George Lucas Educational Foundation

Professional Development

Educators must always hone their craft. Discover the many formal, informal, ongoing, and job-embedded professional-development programs keeping teachers at the top of their game.

  • The Benefits of Inquiry-Based PD

    Giving teachers control over their professional development work boosts engagement and models a practice they can use in the classroom.
    Laura Lee
  • ‘Not Just Tummy Time’: A Preschool Professionalizes ECE

    Part of a national network of preschools, Educare New Orleans uses a holistic approach to teaching and learning to ensure that every child is ready for kindergarten.
  • Lessons for Teachers in Books About Young Adults

    Reading fiction gives insight into students’ lives, improves instruction, and provides relevant book recommendations for students.
  • Learning Walks: Structured Observation for Teachers

    Brief visits to several classrooms give teachers a chance to reflect on a variety of practices.
  • 11 Habits of an Effective Teacher

    Carrie Lam
  • Using Video for Professional Development

    When teachers film themselves in the classroom, it helps them reflect on and improve their teaching practice.
  • A Mentoring Strategy for Preservice Teachers

    Teacher candidates at the University of Wyoming Lab School co-teach with veterans to learn about planning, instruction, and assessment.
  • 15 Characteristics of a 21st-Century Teacher

    A teacher reflects on our changing society and how change informs what teaching is like today.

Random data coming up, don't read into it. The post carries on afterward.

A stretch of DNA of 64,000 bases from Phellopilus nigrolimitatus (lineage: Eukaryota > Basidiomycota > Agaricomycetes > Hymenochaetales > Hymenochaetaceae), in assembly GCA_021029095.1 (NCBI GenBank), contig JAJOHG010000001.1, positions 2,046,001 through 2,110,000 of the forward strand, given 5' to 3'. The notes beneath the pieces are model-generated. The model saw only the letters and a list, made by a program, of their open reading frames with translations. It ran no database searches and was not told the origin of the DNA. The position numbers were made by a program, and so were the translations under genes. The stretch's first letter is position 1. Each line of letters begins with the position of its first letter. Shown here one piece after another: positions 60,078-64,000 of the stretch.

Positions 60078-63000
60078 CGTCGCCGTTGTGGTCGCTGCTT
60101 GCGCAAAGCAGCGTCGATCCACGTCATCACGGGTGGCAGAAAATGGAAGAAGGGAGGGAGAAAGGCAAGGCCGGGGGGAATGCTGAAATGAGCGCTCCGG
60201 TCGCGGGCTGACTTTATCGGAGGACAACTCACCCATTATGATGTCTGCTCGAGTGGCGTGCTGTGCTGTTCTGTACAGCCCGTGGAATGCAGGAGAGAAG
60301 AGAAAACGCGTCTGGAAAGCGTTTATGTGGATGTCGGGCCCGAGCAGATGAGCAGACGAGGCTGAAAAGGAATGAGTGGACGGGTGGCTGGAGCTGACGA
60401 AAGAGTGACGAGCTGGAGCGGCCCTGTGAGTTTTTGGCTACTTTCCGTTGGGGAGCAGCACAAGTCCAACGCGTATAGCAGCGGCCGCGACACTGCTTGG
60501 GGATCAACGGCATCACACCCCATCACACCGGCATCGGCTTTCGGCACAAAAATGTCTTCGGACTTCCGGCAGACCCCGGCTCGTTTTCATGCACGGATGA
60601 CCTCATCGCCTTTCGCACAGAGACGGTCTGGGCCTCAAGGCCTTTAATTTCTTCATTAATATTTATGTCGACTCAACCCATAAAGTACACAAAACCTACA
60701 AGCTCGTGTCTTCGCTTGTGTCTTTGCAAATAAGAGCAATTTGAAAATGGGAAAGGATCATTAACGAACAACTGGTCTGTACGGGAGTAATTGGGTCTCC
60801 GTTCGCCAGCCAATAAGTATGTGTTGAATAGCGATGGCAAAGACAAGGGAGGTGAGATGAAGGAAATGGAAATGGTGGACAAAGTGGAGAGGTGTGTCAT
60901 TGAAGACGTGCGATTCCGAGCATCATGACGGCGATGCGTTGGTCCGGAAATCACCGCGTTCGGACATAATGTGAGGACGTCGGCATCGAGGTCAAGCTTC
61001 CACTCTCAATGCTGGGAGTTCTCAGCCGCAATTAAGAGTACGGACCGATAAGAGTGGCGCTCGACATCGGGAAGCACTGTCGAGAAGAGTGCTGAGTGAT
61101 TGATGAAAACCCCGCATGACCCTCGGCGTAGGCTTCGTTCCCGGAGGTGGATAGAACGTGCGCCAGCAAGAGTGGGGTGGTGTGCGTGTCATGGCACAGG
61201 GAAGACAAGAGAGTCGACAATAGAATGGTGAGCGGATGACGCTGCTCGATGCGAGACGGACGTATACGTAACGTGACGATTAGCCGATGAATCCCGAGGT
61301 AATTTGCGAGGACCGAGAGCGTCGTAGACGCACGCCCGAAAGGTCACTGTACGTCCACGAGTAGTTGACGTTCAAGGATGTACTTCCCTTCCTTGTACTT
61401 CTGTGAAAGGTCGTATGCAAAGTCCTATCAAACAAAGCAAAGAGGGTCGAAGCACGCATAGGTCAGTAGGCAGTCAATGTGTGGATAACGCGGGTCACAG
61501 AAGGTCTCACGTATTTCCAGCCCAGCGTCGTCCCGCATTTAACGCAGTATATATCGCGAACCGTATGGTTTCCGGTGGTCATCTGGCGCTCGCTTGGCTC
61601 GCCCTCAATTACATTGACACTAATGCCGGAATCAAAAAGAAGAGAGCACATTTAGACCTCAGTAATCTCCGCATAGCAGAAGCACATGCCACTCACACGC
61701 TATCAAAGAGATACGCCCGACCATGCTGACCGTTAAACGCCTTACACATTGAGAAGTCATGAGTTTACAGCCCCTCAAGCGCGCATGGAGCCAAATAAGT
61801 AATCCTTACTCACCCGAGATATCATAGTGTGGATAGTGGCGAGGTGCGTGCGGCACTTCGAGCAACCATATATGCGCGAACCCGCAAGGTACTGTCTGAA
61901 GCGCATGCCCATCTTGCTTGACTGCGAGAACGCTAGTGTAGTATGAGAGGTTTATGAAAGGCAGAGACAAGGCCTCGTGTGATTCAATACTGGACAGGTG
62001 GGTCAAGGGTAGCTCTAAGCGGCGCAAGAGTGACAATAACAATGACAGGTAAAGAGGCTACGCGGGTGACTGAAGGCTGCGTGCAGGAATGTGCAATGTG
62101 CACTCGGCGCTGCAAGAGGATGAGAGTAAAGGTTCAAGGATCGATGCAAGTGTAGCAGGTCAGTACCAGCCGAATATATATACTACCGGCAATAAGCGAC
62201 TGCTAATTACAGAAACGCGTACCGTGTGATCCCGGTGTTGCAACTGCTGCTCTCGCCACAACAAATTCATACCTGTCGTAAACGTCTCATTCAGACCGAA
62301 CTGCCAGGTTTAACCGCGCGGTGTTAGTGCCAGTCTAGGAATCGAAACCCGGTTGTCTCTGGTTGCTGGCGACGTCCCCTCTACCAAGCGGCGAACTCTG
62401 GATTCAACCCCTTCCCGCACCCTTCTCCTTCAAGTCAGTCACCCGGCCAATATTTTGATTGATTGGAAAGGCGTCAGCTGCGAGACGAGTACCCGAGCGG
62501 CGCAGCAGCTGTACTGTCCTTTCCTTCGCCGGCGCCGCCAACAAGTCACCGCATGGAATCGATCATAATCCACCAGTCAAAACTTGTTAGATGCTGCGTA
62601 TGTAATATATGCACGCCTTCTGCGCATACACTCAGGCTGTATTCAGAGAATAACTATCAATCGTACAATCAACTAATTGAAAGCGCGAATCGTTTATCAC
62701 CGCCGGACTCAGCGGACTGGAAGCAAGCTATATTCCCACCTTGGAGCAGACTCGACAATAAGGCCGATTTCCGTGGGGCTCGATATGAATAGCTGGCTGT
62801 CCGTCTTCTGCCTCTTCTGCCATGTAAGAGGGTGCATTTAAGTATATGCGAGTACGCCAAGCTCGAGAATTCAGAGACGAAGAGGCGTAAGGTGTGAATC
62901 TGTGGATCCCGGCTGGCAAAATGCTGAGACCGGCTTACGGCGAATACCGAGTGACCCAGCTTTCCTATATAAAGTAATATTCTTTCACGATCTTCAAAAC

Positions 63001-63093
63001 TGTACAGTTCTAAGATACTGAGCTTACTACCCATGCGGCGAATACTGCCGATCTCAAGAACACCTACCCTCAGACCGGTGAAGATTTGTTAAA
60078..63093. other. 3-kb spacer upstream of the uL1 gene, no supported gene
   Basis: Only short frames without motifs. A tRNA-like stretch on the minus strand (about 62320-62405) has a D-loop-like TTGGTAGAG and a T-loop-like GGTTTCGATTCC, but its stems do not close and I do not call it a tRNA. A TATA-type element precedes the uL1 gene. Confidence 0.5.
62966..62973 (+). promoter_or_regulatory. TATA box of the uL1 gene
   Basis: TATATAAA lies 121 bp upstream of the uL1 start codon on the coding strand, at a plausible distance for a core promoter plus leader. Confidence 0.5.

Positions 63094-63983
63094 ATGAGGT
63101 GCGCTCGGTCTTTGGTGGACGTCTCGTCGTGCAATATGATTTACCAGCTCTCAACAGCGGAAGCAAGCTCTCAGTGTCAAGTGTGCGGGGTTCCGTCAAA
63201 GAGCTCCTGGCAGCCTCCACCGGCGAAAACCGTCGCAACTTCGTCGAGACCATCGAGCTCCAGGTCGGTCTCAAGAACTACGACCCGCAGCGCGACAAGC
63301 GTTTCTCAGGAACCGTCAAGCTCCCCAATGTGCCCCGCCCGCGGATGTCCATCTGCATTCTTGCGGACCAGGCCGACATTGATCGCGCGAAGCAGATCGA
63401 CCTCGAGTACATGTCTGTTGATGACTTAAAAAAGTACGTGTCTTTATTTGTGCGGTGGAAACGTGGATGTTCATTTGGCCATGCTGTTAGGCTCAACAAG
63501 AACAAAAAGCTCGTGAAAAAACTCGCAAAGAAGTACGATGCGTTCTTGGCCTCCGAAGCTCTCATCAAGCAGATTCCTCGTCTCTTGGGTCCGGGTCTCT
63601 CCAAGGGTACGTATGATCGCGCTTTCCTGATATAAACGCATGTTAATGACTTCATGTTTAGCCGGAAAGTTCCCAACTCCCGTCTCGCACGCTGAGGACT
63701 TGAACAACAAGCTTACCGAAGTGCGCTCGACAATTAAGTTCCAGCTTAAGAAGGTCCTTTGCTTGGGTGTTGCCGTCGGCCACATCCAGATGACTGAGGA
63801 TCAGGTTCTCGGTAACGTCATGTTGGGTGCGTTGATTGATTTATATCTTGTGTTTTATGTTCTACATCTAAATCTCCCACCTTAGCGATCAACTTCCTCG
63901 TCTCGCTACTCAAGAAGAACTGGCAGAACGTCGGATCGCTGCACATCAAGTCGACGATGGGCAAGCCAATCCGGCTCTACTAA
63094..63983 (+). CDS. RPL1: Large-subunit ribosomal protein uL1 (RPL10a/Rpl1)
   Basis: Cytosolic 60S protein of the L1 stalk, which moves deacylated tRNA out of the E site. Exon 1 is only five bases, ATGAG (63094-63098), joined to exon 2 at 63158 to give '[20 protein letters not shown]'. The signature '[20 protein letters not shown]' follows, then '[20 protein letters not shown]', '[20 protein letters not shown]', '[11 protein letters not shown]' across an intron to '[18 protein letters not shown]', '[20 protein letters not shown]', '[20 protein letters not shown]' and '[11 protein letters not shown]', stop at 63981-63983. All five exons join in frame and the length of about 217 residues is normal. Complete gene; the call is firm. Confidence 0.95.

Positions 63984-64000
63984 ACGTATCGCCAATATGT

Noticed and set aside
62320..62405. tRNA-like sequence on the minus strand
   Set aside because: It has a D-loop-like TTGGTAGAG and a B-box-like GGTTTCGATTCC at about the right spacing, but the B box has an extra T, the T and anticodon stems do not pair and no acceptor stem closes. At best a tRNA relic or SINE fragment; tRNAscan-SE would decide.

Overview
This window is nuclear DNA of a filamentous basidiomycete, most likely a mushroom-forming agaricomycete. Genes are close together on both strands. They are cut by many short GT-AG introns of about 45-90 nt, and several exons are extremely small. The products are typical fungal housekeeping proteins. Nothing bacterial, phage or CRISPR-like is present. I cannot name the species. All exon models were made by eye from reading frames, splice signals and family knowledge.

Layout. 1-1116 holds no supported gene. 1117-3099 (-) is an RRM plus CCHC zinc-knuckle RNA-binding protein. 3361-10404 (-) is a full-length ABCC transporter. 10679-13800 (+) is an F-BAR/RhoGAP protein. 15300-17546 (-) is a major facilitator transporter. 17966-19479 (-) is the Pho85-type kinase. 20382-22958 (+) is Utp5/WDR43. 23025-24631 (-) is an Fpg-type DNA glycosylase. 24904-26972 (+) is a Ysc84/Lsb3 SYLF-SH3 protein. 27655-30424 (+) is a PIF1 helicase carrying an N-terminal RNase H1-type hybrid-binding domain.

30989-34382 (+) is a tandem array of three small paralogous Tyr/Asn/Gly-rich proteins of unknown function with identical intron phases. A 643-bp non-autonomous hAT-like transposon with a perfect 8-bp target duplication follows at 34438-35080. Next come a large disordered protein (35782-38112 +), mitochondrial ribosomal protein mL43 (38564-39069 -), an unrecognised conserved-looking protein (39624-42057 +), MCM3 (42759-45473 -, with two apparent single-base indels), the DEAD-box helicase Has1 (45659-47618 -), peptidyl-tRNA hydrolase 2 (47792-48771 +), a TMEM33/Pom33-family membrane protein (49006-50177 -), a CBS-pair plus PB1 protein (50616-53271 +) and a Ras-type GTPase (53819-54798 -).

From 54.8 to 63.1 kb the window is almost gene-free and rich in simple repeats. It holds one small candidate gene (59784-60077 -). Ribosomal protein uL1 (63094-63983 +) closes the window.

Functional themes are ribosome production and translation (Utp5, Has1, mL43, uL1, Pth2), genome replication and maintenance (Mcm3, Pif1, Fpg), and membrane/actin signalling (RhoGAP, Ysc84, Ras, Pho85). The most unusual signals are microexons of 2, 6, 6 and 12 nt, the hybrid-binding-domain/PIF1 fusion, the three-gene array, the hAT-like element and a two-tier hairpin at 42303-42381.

• Travel Grants and Fellowships for Educators

    Money is available to help fund teachers’ professional trips. Here are some resources to help you find and apply for grants and fellowships.
  • Why Don’t We Differentiate Professional Development?

    PD could be more effective if we differentiated it by gauging teachers' readiness, utilizing their interests, involving them in the process, and providing continual assessment opportunities.
  • The Big Picture: Integrating SEL Across a District

    The 168 schools in the Nashville district collaborate to bolster school culture and instruction with social and emotional learning.
  • Student-Centered Learning: It Starts With the Teacher

    Teachers encourage student-centered learning by allowing students to share in decisions, believing in their capacity to lead, and remembering how it feels to learn.
  • Teachers Learning From Each Other

    Educators can provide valuable professional development by opening up their classrooms to their peers.
  • No Teacher Is an Island

    Working in small teams, high school teachers offer each other support and feedback for improving in their work.